Hendricken High School Arts program current show is the biblical story of Joseph and his 12 sons in the musicalized version, "Joseph & the Amazing Technicolor Dreamcoat". Written in 1968 as a 15 minute cantata, this now 90 minute show is high energy from start to finish. Under the direction of Brian Codeiro, musical direction by Ritchie Sylvia and choreography by Teresa Pearson, all the necessary ingredients are to make this one of the best shows of this season, earning the enormous cast a well deserved standing ovation. Bravo.
This show also was dedicated to former alumnus, Tim Ray who passed away last October. The storyline of the show is told by the narrator who interacts with her fellow actors in song. Joseph has prophetic dreams and is the best loved son of his doting father, Jacob who gives him a coat of many colors. His 11 brothers become jealous of his prophecies and his splendid coat that they sell him into slavery in Egypt. There he rises from House slave to become Pharaoh's second in command because of his gift for interpreting dreams. Brian creates many comic moments in this show, combining elements of shtick with pathos to deliver a well rounded show. He has his performers move about the aisles and the two story set with ease as well as up all the aisles, too. He has a good eye for detail and this wonderful show is proof of his prowess as director. The dance numbers are numerous including many styles and are expertly executed and the harmonies taught by Ritchie soar in the show.
The most important part of this show are the two leads. The narrator is played by beautiful Casey Cook who has a fantastic soprano voice which soars in all her numbers. She weaves her way in and out of the singing and dancing numbers with the rest of the cast beautifully. She is a dynamite performer and makes this role her own. Her talented partner in the show is Graham Duff as Joseph. He has a fabulous tenor voice which soars off the charts in the poignant "Close Every Door to Me" or in the softer "Any Dream Will Do". Not only does he possess a great voice, but he is an accomplished dancer when he joins in with the whole cast. His interactions with other characters are handled well and his relationship with Jacob, standing out. You need two strong performers to lead the ensemble but in this case the rest of the cast live up to the high standards set forth by Casey and Graham.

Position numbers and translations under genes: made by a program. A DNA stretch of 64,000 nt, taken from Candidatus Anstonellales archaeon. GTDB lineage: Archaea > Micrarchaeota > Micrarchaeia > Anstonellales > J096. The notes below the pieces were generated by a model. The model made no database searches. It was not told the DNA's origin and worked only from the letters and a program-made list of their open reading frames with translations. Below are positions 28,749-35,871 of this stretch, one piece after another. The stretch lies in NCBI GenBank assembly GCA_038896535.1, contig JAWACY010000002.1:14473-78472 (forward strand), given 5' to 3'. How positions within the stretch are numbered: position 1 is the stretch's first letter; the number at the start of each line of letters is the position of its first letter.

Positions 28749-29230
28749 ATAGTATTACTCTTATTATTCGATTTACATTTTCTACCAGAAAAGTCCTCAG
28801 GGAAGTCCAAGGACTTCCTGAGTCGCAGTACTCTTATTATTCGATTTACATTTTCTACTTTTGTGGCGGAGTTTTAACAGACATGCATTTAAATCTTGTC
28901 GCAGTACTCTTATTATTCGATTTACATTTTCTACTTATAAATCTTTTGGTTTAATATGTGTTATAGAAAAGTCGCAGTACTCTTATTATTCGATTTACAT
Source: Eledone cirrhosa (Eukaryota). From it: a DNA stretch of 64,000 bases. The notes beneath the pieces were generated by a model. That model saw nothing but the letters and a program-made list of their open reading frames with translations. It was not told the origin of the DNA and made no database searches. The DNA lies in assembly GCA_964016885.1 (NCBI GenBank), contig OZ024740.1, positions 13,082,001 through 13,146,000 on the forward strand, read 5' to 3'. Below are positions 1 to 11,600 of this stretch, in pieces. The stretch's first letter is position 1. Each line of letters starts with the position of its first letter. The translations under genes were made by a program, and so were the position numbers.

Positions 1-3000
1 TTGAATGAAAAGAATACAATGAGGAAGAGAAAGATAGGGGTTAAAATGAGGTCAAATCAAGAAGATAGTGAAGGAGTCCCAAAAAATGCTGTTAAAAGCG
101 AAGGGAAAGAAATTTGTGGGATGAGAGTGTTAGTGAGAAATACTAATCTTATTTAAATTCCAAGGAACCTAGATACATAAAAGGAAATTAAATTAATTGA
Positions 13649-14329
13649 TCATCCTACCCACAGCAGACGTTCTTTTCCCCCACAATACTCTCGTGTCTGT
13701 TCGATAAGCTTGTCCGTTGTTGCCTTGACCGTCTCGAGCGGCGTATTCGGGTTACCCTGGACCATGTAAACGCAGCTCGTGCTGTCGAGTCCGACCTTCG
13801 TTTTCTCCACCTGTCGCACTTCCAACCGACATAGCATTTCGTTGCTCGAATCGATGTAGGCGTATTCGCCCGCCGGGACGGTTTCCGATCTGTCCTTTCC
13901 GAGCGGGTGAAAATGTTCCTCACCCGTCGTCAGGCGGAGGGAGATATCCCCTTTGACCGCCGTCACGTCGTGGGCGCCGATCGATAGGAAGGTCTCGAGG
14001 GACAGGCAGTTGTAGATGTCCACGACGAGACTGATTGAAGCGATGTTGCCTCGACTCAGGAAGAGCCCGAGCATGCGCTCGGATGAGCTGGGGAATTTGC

The other 11 brothers have oodles of talent and they also shine in their singing and dancing prowess. The country western song "One More Angel" is sung by Chris Maymon in his lilting tenor voice, the "Benjamin Calypso" is sung by Alex McKhann and the Maurice Chevalier number "Those Canaan Days" is sung by Joseph Fielding with his incredibly powerful, baritone voice. The other brothers are played by Stefano Perti, Ryan Collins, Mike Squittiere, Jerald Kaplan, Jimmy Morgan, Matt Davey, Greg Duffy and Casey Sheehan. The biggest scene stealer in this show is the little boy, Joshua Petteruti who upstages the older kids wonderfully. Jacob is hilariously played by Danny Molloy. Another scene stealer is James Patefield as the Pharaoh who swivels his hips perfectly in "Seven Fat Cow's song. Potiphar is well played by Sean Flahery who obtains many laughs with his portrayal. His slutty, sexy wife is played by Jade Genga who choreographed the Mega Mix number where all the songs are reprised near the end of the show. The very proper butler is played by Devin Bender while the doomed baker is played by Conor O'Rourke. So go, go, go see "Joseph" at Hendricken to lift your spirits during the springtime in RI.